A. Jesus knew that children are a blessing. They are treasures in the Kingdom of God. That’s why he said we must come to God like little children. Children are instruments of God’s grace and allow us to see things from a different perspective. That’s partly why Peter says we must be “like newborn infants,” and “long for the pure, spiritual milk, so that by it [we] may grow into salvation, [for we] have tasted that the Lord is good.” (1 Peter 2:2-3)

B. One little boy knew exactly how good God is. He even admitted it in his bedtime prayer.

“Dear God, please take care of my daddy and my mommy and my sister and my brother and my doggy and me. Oh, please take care of yourself, God. If anything happens to you, we’re gonna be in a big mess.” (2)


A. If you listen to children as they pray, you hear just how profound they can be.

One particular four-year-old prayed: “And forgive us our trash baskets as we forgive those who put trash in our baskets.” (3)

I think that’s pretty profound. That’s exactly what sin is. It’s the trash in our lives. The more we sin the more the basket gets full. And when someone sins against us, it goes into the basket too, along with our feelings for that person. The point of our faith is to empty our trash baskets at the foot of the cross. And to forgive those who have sinned against us.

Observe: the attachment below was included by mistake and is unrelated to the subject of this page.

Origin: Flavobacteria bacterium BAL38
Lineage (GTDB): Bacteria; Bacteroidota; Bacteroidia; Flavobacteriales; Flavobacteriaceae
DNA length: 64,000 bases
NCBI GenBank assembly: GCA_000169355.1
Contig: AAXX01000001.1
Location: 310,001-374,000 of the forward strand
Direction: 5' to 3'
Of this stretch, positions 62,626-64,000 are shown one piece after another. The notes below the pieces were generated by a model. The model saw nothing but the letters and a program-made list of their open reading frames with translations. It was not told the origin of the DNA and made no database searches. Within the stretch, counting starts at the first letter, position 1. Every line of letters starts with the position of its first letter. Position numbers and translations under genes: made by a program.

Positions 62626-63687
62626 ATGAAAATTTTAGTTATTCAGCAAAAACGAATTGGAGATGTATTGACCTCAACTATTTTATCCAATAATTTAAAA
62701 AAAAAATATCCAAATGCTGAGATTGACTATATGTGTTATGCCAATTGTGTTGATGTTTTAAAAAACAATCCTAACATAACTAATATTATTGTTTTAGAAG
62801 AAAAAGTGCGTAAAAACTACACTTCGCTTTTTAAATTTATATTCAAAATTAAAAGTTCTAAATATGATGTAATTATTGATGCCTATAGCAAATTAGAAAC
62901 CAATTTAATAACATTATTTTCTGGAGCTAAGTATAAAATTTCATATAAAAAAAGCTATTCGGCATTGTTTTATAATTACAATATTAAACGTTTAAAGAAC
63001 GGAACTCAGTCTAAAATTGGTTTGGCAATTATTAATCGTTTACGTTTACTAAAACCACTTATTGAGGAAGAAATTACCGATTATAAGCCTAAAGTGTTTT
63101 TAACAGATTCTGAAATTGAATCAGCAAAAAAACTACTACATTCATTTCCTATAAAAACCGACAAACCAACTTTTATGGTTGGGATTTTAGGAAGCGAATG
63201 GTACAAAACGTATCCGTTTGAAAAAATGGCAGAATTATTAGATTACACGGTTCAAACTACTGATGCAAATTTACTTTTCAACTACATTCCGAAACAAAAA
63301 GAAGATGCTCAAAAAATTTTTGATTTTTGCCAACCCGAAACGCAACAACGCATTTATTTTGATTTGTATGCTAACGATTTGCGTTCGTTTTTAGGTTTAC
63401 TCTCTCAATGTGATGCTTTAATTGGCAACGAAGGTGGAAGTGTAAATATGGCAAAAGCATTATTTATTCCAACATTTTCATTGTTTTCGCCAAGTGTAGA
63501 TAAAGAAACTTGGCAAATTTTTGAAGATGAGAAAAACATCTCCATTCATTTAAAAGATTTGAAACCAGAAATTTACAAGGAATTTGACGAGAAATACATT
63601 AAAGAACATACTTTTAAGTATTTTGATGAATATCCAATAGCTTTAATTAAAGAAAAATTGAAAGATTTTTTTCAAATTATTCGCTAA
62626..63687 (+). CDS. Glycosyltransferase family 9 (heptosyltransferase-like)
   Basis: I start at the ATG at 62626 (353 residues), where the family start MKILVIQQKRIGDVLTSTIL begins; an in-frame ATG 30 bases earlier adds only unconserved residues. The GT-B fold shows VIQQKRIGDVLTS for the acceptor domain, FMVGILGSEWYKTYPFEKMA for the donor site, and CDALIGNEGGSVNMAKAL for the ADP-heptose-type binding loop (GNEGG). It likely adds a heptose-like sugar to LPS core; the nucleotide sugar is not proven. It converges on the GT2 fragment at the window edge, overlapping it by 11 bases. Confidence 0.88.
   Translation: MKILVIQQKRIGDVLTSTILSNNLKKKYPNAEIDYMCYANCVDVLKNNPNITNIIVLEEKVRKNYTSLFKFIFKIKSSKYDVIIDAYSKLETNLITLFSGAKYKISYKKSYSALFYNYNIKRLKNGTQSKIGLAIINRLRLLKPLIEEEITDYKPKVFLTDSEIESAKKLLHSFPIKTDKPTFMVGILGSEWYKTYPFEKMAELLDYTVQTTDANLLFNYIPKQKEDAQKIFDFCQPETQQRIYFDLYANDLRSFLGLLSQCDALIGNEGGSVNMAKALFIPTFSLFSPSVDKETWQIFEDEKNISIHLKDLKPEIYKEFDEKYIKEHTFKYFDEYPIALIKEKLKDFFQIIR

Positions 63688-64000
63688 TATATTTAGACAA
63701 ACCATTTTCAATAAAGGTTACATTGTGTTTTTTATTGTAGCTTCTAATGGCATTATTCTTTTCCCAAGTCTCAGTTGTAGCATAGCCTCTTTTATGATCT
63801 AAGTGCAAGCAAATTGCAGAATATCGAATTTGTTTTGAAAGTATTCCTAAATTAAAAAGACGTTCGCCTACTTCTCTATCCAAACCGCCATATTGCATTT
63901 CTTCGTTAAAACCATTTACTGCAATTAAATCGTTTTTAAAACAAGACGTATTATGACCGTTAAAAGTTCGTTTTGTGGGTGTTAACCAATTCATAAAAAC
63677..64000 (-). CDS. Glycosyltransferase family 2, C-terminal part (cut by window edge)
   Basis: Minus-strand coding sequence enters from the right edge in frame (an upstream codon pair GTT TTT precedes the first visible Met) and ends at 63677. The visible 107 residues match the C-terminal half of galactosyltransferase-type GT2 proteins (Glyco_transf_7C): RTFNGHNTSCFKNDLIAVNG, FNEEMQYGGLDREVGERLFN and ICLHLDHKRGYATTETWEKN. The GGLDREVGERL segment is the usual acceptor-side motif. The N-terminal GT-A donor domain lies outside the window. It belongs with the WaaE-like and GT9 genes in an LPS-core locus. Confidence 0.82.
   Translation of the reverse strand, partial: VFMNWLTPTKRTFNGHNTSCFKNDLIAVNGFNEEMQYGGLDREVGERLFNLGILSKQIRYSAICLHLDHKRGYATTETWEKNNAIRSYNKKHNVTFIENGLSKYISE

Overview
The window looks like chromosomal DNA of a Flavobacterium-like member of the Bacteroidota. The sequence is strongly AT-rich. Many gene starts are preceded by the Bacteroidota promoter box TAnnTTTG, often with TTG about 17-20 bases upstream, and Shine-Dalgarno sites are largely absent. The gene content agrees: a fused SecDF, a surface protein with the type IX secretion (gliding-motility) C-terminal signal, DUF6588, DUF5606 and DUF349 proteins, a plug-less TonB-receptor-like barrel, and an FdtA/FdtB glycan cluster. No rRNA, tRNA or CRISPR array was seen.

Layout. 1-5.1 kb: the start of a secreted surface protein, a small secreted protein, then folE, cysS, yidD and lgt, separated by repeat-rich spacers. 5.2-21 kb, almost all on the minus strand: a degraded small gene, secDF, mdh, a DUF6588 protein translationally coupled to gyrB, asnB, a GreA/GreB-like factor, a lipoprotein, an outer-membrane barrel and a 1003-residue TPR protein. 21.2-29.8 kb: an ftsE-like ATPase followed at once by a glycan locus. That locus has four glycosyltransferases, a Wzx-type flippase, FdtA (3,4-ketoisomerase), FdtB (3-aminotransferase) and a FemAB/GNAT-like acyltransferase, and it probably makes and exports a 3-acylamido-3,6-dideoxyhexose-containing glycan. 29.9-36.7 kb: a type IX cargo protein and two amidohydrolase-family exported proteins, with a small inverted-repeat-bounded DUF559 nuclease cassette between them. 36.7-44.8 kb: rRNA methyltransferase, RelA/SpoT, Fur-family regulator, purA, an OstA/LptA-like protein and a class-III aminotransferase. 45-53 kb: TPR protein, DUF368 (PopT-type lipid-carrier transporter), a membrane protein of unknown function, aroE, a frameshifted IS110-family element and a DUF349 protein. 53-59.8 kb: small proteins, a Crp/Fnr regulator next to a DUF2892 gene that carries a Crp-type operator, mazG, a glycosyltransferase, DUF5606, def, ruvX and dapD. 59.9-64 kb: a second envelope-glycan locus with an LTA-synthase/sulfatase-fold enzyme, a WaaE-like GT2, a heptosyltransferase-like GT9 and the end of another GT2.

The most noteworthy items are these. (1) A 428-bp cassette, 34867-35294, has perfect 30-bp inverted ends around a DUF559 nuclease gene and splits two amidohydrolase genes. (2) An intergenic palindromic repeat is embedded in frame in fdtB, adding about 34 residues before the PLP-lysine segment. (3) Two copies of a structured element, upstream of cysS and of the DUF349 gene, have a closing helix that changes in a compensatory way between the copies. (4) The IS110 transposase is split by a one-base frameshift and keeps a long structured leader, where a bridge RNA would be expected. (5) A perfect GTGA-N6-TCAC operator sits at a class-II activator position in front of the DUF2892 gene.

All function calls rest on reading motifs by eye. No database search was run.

B. Of course, like adults, kids don’t always live out their faith. They may know what to do but not do it.

One Sunday a little boy was “acting up” during the morning worship hour. The parents did their best to maintain some sense of order in the pew but were losing the battle. Finally the father picked the little fellow up and walked sternly up the aisle on his way out. Just before reaching the safety of the foyer the little boy called loudly to the congregation, “Pray for me! Pray for me!” (4)